Monday, 30 June 2014

The Amazing Years of Cinema, "The Comedies"

The Amazing Years of Cinema, "The Comedies," is narrated by Douglas Fairbanks Jr.  The one documentary was split into two parts for loading efficiency in the days of lesser bandwidth.



Sunday, 29 June 2014

The Godfather - Behind the Scenes

Take a look behind the scenes of the making of The Godfather series.


Saturday, 28 June 2014

Don´t Look Down

This documentary follows parkour/free running athlete, James Kingston, on his trip from Southampton, England, to Kiev, where he meets up with the Ukrainian climber, Mustang Wanted. This documentary isn't focusing on James's rooftop runs; it is about his passion for climbing.


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Friday, 27 June 2014

The Wes Anderson Collection, chapter 1

Matt Zoller Seitz wrote a book called The Wes Anderson Collection, that deconstructs each one of Anderson’s films, from the cinematography to the set design. It is essentially a “book-long interview” with Anderson about everything that has to do with him as an artist, his evolution, his inspiration, and history.
     Then Seitz did the Wes Anderson fans of the world a huge solid by adapting parts of the book into videos. Here is the first in the series.



Thursday, 26 June 2014

The Rules of Film Noir

Matthew Sweet explores his rules of 1940s and 50s American film noir thrillers:
* Choose a dame with no past and a hero with no future
* Use no fiction but pulp fiction
* See America through a stranger's eyes
* Make it any color as long as it's black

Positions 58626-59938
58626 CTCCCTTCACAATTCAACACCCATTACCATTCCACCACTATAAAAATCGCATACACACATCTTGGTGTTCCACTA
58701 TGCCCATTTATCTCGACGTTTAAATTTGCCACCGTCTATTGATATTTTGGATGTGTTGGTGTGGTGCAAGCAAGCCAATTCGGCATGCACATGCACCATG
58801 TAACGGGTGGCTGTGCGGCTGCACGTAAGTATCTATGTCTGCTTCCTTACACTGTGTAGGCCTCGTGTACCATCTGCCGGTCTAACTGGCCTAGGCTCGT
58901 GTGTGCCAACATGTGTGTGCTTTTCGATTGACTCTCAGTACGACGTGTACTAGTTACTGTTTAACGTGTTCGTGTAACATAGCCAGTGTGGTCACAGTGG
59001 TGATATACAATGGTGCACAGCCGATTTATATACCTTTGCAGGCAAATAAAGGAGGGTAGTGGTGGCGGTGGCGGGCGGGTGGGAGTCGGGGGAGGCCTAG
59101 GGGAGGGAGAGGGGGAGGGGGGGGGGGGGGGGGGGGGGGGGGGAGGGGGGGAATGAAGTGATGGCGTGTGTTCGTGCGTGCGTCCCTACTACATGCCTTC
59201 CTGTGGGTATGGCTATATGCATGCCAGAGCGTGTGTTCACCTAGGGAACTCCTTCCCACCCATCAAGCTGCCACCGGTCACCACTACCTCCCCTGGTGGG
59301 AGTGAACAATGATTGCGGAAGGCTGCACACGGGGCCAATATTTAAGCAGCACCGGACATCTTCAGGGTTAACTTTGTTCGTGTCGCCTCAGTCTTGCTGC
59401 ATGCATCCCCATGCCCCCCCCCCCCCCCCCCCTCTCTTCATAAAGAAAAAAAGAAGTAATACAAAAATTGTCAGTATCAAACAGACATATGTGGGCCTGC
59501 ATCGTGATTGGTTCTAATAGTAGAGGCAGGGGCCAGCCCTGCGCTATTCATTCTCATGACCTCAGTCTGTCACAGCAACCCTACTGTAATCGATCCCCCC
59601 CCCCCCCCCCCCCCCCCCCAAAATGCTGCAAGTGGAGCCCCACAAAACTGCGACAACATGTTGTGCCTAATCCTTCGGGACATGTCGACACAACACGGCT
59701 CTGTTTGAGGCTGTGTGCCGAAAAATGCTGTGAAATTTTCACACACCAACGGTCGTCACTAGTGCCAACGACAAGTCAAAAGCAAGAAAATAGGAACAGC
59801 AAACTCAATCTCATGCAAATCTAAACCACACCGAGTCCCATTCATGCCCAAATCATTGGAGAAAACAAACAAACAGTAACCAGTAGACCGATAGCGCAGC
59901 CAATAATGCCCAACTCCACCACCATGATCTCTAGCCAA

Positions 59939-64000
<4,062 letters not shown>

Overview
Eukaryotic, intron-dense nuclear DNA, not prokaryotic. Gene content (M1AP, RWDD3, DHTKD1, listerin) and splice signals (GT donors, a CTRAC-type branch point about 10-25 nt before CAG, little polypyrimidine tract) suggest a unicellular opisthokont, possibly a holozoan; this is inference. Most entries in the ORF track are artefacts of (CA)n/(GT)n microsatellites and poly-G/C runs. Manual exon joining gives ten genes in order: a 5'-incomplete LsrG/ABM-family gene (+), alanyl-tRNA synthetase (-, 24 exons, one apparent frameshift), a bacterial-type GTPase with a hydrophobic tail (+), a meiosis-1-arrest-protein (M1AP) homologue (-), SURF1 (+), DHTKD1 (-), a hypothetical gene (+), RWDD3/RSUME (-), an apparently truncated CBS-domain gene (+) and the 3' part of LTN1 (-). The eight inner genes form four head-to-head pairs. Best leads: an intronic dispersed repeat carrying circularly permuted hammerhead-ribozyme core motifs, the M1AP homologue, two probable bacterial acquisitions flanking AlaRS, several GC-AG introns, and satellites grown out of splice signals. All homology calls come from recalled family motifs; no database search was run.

* It ain't what you say, it's the way that you say it

Eli Wallach: 1915-2014

Eli Wallach, who appeared in over 150 films and TV shows, died on Tuesday. He was 98.
    He was born in Brooklyn, the son of Polish immigrants who ran the local sweet shop. One of the few Jewish children in his mostly Italian-American neighborhood, he made both his stage and screen breakthroughs playing Italians. He graduated from Erasmus Hall High School in Brooklyn and attended the University of Texas at Austin, where he learned to ride horses—a skill he would put to good use in westerns.
    Wallach attended the Actors Studio from its inception; there, he studied acting with founding member Robert Lewis, alongside Marlon Brando, Montgomery Clift, Herbert Berghof, Sidney Lumet, and his soon-to-be wife, Anne Jackson.
    In 1953 he was supposed to play Angelo Maggio in the film From Here to Eternity, but was abruptly replaced by Frank Sinatra before filming began. Sinatra went on to win an Oscar for the performance, which revived his career. Sinatra purportedly used pressure from his underworld connections to get the part, an incident that inspired the Johnny Fontane character in the classic 1972 film The Godfather.